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Trading Healthcare for Jobs

Rick Johnson, for HealthLeaders News, October 4, 2007

American companies have long said the burden of escalating health plan costs puts them at a competitive disadvantage in today's global economy--and now General Motors might have wiggled free from the $50 billion liability of retiree health benefits. The United Auto Workers essentially traded the benefit for promises that GM invest in plants in the United States.

The agreement calls for GM to pay $35 billion into a healthcare trust fund that UAW will manage. The deal is pending a vote by the 73,000 UAW-GM members, but union leaders have expressed confidence that members will go along.

Look for other US companies to try to hammer out similar agreements. In fact, the New York Times reports that the UAW is already moving to negotiate similar deals with Ford and Chrysler.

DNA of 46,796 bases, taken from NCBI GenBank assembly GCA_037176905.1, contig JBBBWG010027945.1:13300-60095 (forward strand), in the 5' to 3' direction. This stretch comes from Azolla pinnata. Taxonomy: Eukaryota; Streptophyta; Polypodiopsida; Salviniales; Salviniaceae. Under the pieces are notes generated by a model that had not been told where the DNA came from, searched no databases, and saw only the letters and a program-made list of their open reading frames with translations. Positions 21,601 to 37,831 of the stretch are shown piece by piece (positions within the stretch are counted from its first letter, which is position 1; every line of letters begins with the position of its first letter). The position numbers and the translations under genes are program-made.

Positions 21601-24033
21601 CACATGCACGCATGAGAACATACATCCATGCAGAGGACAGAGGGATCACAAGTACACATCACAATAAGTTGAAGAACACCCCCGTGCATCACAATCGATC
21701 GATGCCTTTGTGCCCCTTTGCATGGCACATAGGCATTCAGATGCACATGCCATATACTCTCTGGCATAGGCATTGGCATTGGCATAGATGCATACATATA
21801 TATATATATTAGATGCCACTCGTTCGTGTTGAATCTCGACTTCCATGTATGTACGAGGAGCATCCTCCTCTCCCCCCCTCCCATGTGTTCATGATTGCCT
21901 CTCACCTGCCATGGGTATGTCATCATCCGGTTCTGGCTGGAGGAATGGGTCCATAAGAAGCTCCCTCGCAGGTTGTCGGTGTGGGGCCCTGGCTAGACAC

The healthcare industry hasn't yet seen much impact from the consumer-driven movement. But the GM-UAW pact could represent a shift in this direction. The UAW is now the manager of a multi-billion-dollar health savings account that the union must sustain in the face of escalating healthcare costs and aging GM retirees.

"It's a magnificent opportunity to drive large gains in the quality and efficiency of care delivery," says Arnold Milstein, MD, chief physician at Mercer. "Large gains will hinge on much more selectivity in physician network composition and engagement by chronically ill patients in self-management. The psychology of shared resources among a community of retirees who trust their benefit plan's leaders could powerfully raise patient acceptance of these two pivotal changes."

Of course, it's too early to tell how the UAW will structure the trust fund. But the agreement represents another notable shift away from employer-managed health benefits. The downstream ramifications of this deal and others to come will influence the way patients select and pay for healthcare services.

So as patients continue to have greater financial stake in their healthcare choices, expect them to become more engaged in decision-making and more demanding about price and quality.

Will providers be able to give these patients real information to make sound choices for their health?


Rick Johnson is a senior editor with HealthLeaders Media. He can be reached at rjohnson@healthleadersmedia.com.

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